Decide to remain in control. Whatever you feel at that moment in time you will deal with later when you are alone.

Start to learn to do this by mentally going through past events and recreating the outcome by remaining calm and in control. Respond appropriately.

The ego will get in the way, so push it aside. Don’t do something because you want to be right. Do what ought to be done.


I found that counting up meant I could count to a hundred. So I tried something different, I counted down. Counting down means that there is a limitation and a goal to reach – by the time you reach zero your mind knows that it has to be in a certain state.

That state is the one you have decided upon and, going back to stoicism, it is to be in control of your mind and emotions regardless of the event.

Being stoic is not being unemotional – it’s being in control of your emotions and this will affect your thoughts. You must decide to gain control.


I’m not talking about barging out of the house, not saying a word and just walking off to avoid the situation.

It’s a precaution, of sorts. Getting out into nature provides us with the space and peace of mind to take things in a wider perspective. The realisation that all the “problems” we have are the same ones that people have had in the past and dealt with. The same problems that people will have in the future and also deal with.

It’s about getting more oxygen into your body and brain, giving you the ability to think clearer.


If, like me, you’ve had quite a few Christmases, then you know what’s to come. You know what will stress you out and what you would rather avoid.

So why not prepare your responses in advance? Decide in advance how you will respond in those situations and run them through your mind. Above all, decide that you will remain composed and calm.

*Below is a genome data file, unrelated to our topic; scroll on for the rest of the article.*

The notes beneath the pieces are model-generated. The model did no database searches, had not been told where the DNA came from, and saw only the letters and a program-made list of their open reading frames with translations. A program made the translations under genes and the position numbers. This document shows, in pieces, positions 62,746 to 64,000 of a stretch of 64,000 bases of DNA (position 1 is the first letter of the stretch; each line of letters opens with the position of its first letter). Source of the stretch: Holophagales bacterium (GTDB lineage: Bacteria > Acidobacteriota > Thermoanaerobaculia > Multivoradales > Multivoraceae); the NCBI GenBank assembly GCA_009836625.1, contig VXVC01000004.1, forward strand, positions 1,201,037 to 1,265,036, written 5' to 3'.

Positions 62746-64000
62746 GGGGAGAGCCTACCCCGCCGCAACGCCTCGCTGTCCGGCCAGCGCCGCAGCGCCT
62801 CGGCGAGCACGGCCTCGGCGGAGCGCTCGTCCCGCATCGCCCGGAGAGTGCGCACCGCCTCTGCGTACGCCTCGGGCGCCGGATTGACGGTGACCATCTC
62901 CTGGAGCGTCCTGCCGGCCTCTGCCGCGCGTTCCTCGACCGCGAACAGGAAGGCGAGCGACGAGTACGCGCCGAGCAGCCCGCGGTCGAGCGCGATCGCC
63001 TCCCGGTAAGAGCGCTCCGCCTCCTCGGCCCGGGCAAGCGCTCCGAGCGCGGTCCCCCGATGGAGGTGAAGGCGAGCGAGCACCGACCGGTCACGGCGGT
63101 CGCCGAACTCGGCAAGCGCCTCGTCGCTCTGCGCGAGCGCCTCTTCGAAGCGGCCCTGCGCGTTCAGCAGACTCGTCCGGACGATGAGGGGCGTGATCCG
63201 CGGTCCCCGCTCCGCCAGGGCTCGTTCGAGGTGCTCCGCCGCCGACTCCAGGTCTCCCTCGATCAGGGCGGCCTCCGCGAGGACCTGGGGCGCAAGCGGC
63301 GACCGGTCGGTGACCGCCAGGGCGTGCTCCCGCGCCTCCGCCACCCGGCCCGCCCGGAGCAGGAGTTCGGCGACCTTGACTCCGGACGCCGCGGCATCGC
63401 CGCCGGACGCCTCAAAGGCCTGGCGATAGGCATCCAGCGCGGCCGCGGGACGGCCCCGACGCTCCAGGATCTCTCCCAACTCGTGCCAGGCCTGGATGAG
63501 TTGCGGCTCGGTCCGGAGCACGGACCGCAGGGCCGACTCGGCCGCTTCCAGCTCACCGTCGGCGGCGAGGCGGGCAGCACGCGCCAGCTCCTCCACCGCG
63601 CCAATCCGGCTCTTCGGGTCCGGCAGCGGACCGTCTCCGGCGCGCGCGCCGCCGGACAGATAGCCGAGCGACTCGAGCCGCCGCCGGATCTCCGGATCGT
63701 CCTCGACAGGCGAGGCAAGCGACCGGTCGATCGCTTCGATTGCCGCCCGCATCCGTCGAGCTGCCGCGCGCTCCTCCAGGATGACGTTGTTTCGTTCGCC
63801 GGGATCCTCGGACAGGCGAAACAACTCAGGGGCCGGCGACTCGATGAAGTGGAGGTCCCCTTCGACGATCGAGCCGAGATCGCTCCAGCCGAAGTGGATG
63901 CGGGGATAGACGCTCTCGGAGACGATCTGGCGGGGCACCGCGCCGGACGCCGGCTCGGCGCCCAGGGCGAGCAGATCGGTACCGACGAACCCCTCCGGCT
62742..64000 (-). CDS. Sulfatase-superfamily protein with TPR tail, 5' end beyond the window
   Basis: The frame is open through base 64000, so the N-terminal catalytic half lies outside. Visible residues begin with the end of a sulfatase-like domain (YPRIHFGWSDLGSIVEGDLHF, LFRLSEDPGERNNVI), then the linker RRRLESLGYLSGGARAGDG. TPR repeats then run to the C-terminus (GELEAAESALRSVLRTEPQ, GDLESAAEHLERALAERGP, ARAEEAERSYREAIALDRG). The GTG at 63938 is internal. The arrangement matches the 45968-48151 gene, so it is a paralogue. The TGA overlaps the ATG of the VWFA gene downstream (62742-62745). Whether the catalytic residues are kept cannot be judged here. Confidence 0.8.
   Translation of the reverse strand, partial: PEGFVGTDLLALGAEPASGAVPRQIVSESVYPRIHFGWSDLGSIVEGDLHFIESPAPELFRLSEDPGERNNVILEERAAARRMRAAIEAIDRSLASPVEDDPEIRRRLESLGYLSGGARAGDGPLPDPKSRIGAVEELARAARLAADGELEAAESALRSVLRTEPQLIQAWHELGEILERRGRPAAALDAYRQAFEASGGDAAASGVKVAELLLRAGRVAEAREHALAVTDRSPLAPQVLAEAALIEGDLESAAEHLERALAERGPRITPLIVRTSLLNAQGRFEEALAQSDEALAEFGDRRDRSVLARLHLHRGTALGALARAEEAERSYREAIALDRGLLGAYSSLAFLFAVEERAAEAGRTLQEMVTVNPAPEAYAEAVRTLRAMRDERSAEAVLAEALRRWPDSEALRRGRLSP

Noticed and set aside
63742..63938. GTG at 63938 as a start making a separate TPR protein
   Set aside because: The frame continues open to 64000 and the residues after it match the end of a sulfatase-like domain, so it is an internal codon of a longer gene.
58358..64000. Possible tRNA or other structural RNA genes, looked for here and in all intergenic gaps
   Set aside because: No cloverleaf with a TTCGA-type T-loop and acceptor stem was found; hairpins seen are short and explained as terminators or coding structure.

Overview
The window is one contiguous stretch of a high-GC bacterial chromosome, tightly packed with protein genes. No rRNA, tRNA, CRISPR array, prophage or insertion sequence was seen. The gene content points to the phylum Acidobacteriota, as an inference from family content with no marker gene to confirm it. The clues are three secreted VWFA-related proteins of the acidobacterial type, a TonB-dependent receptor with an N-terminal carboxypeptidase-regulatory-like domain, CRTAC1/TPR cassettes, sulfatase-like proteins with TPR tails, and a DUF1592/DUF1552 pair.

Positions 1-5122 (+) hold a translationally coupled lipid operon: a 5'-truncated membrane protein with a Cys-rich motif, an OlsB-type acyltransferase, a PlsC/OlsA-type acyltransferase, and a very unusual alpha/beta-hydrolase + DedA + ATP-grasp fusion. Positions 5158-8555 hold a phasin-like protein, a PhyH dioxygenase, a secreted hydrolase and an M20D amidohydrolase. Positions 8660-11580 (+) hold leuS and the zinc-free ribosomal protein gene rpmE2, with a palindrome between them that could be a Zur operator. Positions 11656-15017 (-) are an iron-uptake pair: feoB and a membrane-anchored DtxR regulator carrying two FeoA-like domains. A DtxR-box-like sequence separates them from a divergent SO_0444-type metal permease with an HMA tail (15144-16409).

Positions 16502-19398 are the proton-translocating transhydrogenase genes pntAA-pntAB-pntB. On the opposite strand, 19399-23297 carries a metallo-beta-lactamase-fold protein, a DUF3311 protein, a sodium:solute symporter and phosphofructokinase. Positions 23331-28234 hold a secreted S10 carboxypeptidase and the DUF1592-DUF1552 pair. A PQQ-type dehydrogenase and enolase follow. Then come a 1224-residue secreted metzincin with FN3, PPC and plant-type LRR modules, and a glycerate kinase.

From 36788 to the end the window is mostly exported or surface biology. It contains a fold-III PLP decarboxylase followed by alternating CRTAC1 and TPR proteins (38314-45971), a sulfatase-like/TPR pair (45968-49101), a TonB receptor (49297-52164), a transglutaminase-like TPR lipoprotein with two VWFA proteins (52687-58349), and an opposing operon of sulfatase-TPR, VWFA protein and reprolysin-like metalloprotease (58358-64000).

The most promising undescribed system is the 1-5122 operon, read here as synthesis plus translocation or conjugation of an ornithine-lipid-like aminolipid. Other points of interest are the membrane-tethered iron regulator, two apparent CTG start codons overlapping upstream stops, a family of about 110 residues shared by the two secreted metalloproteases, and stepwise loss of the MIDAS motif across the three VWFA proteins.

Make it an affirmation that whatever the world throws at you will remain calm and composed. The stress of life will flow past you like a cloud in the sky and you are in control.

A last word

Is this the perfect answer to stress in your life?

No. Far from it. The solution is different for each of us but those above, are ones I have found useful. All of it takes effort and a choice. The choice is to change ourselves for the better.

To be better than we were yesterday. To be better with others.

It does take effort, make no mistake. But better the effort than the regret of something that should not have been said or done. It also doesn’t mean that you shouldn’t voice your thoughts or opinions. You should and it is a requirement of letting go of penned-up emotion to maintain a healthy balance. It’s how you do it that we are talking about here. Anger and shouting do not help you, although both of these have their place and time to effect action.

Having a stoic approach to life is a choice and a decision to maintain control for our own benefit. The consequence is that others benefit as well, especially our family. And in this season, when things will build up, decide and choose that this year will be different to the rest – it will be better for you and others.

Make it a season truly to be jolly!

It’s normal to feel pain in your hands and feet, if you’re using your feet as feet and your hands as hands. And for a human being to feel stress is normal — if he’s living a normal human life. And if it’s normal, how can it be bad?
Marcus Aurelius

And a reminder when it comes to forgiveness from last weeks article:

The weak can never forgive. Forgiveness is the attribute of the strong.
Mahatma Gandhi

Photograph by: Mubariz Mehdizadeh on Unsplash